KINGSTON, Jamaica – The high profile case involving former senior members of the opposition People’s National Party (PNP) including former prime minister Portia Simpson Miller, will come before the London-based Privy Council on March 1, next year.
Director of Public Prosecutions Paula Llewellyn has confirmed the court date.
“Andrea Martin Swaby, deputy director of public prosecutions, was informed by the lawyers in England and she told me. We have lawyers in England appearing for us,” Llewellyn said.
The Office of the DPP will be appearing as the designated central authority in the matter, acting on behalf of the Dutch authorities.
Simpson Miller and four other senior PNP members are challenging, among other things, a decision by the Supreme Court here to make an order that the former prime minister, Phillip Paulwell, Robert Pickersgill, Colin Campbell, and Norton Hinds answer questions in open court from Dutch investigators probing a J$31 million (One Jamaica dollar=US$0.008 cents) to the PNP by the firm, Trafigura.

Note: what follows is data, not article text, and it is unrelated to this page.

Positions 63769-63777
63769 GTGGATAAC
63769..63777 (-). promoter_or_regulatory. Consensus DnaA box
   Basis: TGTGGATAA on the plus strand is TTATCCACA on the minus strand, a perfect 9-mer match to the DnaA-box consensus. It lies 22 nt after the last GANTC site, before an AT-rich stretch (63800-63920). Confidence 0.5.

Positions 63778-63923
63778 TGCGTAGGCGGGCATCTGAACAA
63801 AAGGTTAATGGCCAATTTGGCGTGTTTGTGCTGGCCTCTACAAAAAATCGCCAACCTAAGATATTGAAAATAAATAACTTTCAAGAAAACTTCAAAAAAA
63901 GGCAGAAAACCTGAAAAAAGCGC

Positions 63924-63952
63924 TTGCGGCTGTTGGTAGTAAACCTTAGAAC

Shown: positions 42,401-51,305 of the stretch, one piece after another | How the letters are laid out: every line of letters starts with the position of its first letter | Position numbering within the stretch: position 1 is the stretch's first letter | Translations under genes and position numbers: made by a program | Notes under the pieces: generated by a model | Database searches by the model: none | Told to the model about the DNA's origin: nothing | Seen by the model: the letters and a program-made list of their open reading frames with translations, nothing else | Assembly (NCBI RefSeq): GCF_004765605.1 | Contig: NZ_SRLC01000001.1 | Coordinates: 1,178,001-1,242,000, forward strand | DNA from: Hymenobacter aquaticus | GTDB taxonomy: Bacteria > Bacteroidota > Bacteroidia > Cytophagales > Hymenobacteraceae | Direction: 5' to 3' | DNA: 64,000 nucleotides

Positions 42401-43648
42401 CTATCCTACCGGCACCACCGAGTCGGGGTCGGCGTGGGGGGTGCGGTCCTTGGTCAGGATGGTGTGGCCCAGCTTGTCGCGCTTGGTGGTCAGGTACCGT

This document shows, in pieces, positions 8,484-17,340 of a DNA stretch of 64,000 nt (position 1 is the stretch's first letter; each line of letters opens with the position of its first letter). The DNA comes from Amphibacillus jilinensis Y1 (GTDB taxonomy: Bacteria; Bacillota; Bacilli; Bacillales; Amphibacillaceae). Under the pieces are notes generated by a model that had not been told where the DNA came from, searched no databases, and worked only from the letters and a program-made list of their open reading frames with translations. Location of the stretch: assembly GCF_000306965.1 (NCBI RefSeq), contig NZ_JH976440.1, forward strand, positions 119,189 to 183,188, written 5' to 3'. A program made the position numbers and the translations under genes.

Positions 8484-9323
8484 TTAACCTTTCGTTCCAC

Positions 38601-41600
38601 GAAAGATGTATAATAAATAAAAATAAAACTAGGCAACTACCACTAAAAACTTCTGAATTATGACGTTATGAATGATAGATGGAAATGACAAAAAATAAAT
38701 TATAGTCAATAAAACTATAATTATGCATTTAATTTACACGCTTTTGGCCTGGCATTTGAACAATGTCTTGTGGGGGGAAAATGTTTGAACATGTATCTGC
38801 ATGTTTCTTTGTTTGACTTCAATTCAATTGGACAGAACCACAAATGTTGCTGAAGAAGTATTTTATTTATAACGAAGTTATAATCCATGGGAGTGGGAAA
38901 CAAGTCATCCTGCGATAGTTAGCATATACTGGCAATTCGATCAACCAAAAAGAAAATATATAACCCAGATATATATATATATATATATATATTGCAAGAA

Defence lawyers for the five had argued that the judge erred in his ruling and that his ruling was flawed. They also argued that the individuals cannot be compelled to cooperate with requesting foreign states, that the treaties have to be subjected to Jamaican laws that they already indicated they know nothing about alleged bribery in respect to Trafigura, and cannot help the Dutch authorities any further.
The order was later upheld by the Appeal Court.
The Dutch authorities want to question the former prime minister and past PNP president and other senior party members who have challenged the ruling to give statements in public.
Under Dutch law, it is illegal for companies to donate to political parties and at the time of the donation, in 2006, Trafigura had an oil-lifting contract with the then PNP administration.
The PNP had said the money was a donation, but Trafigura said it was payment on a commercial transaction. The party later reported that the money was returned.